Created on: March 14, 2013 Last Updated: March 19, 2013
What began as a candlelight vigil for a slain youth has led to violent rioting in the Brooklyn neighborhood of East Flatbush. The vigil for Kimani ‘Kiki’ Gray, a 16 year-old who was fatally shot by police on Saturday, March 9, began peacefully at 7 p.m. on Monday night, but by 8.30 p.m. the scene had turned ugly, with angry mourners throwing bottles at cars and police, breaking shop windows, and trashing a Rite Aid store.
There were also several vicious confrontations between mourners and police, as well as attacks on local business workers. Eyewitnesses have claimed the scene was “like a war zone.”
Further protests over the shooting have taken place on Tuesday and Wednesday nights, leading to almost 50 arrests. The area is now patrolled incessantly by squad cars, but community anger continues to simmer.
Gray was shot several times by undercover officers after he allegedly pointed a .357 caliber revolver at them. The teenager, who lived in nearby Crown Heights, was in East Flatbush to catch up with old friends, and at the time of the shooting he was hanging out with a small group of them on a neighborhood stoop. It is claimed that when the officers approached the boys, Gray began acting suspiciously and began fidgeting with his waistband. When a weapon was sighted, the officers opened fire, hitting Gray seven times in the torso and legs. Although he was rushed to Kings County hospital, the teen later died.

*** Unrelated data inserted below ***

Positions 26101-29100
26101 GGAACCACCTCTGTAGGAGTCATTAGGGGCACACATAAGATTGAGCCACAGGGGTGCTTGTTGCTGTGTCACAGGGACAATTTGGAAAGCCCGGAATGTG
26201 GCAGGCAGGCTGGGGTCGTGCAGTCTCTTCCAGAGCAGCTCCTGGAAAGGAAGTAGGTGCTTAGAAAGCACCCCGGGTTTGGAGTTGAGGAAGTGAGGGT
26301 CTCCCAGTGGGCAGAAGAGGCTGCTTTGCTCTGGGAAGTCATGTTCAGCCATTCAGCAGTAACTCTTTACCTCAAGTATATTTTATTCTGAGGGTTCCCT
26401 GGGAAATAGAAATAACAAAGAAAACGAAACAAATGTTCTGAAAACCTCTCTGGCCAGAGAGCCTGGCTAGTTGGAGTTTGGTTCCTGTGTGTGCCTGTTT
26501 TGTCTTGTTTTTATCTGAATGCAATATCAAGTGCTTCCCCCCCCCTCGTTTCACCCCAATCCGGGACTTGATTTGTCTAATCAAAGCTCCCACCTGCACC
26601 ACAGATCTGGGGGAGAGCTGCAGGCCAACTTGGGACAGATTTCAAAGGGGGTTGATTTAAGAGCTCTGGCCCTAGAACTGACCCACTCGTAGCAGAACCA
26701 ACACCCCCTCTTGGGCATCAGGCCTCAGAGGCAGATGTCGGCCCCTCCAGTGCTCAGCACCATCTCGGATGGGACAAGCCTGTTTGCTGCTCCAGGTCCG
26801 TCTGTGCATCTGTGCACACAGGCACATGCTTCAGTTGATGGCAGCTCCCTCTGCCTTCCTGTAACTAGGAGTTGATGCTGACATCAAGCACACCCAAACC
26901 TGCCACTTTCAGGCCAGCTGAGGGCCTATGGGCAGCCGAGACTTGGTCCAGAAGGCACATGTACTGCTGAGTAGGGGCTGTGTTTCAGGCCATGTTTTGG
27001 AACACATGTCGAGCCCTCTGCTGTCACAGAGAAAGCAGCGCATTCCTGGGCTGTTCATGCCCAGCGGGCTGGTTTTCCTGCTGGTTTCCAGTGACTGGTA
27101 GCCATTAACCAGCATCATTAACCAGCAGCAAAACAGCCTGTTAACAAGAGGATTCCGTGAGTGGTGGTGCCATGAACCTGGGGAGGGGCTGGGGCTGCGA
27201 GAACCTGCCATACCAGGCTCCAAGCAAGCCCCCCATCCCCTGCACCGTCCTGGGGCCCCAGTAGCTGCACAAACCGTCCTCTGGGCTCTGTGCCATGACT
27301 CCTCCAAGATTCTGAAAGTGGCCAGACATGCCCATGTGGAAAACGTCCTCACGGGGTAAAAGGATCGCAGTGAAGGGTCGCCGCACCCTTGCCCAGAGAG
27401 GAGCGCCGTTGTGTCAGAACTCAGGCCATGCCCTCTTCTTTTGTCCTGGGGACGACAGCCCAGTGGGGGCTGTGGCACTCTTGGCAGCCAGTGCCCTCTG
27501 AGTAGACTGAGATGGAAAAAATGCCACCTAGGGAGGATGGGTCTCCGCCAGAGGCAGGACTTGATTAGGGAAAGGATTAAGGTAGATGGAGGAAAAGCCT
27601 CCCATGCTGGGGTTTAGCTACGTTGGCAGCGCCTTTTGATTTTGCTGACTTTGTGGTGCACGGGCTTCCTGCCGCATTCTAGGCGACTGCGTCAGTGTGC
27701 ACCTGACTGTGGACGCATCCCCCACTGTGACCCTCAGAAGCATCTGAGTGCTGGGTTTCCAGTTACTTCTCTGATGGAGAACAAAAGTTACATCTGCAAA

According to police, a handgun containing four bullets was retrieved from the scene, but it has not yet been established whether it had been fired.
The official version of events has been contested by friends and family of the slain teenager. Gray’s older sister, Mahnefah, claims that a witness reported that her brother was only adjusting his belt, and that he had too much common sense to point a loaded weapon at a police officer. Other witnesses have given details of the young man’s fear and despair as he was being shot. They claim that Gray yelled out, “Stop, I’m not running!” and “Please don’t let me die,” to which the officers replied that if he didn’t stay down, they would shoot him again. As yet, however, no satisfactory explanation of what led to the shooting incident has been provided by Gray’s associates on the night.
One of the organisers of the vigil said that a key reason for the violence was widespread disappointment among the 100 mourners that no elected officials
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Vigil for 16-year-old turns into riot on the streets of New York